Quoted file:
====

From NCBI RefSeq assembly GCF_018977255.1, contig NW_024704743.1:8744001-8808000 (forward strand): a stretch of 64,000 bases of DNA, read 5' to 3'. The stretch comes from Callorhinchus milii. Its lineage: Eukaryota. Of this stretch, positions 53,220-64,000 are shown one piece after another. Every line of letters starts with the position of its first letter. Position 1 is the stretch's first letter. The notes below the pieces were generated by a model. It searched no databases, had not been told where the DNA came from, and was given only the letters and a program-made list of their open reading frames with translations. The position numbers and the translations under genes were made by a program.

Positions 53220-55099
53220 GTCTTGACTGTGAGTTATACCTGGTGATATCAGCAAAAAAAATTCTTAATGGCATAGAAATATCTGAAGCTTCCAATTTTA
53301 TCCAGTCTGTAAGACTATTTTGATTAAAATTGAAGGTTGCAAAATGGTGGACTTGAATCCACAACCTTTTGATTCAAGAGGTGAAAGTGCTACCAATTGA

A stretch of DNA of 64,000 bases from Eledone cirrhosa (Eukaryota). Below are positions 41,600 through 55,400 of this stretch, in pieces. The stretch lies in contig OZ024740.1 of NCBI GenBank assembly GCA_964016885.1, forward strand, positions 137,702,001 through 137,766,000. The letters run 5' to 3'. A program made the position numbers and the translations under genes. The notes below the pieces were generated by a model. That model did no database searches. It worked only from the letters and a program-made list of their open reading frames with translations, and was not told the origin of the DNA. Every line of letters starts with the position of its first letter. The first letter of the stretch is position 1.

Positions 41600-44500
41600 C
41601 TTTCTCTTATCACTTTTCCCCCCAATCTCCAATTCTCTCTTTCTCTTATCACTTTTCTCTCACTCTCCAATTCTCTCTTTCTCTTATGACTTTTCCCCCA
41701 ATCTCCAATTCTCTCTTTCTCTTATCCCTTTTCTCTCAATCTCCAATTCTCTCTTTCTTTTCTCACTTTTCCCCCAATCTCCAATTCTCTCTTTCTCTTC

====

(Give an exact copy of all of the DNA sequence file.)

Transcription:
From NCBI RefSeq assembly GCF_018977255.1, contig NW_024704743.1:8744001-8808000 (forward strand): a stretch of 64,000 bases of DNA, read 5' to 3'. The stretch comes from Callorhinchus milii. Its lineage: Eukaryota. Of this stretch, positions 53,220-64,000 are shown one piece after another. Every line of letters starts with the position of its first letter. Position 1 is the stretch's first letter. The notes below the pieces were generated by a model. It searched no databases, had not been told where the DNA came from, and was given only the letters and a program-made list of their open reading frames with translations. The position numbers and the translations under genes were made by a program.

Positions 53220-55099
53220 GTCTTGACTGTGAGTTATACCTGGTGATATCAGCAAAAAAAATTCTTAATGGCATAGAAATATCTGAAGCTTCCAATTTTA
53301 TCCAGTCTGTAAGACTATTTTGATTAAAATTGAAGGTTGCAAAATGGTGGACTTGAATCCACAACCTTTTGATTCAAGAGGTGAAAGTGCTACCAATTGA

A stretch of DNA of 64,000 bases from Eledone cirrhosa (Eukaryota). Below are positions 41,600 through 55,400 of this stretch, in pieces. The stretch lies in contig OZ024740.1 of NCBI GenBank assembly GCA_964016885.1, forward strand, positions 137,702,001 through 137,766,000. The letters run 5' to 3'. A program made the position numbers and the translations under genes. The notes below the pieces were generated by a model. That model did no database searches. It worked only from the letters and a program-made list of their open reading frames with translations, and was not told the origin of the DNA. Every line of letters starts with the position of its first letter. The first letter of the stretch is position 1.

Positions 41600-44500
41600 C
41601 TTTCTCTTATCACTTTTCCCCCCAATCTCCAATTCTCTCTTTCTCTTATCACTTTTCTCTCACTCTCCAATTCTCTCTTTCTCTTATGACTTTTCCCCCA
41701 ATCTCCAATTCTCTCTTTCTCTTATCCCTTTTCTCTCAATCTCCAATTCTCTCTTTCTTTTCTCACTTTTCCCCCAATCTCCAATTCTCTCTTTCTCTTC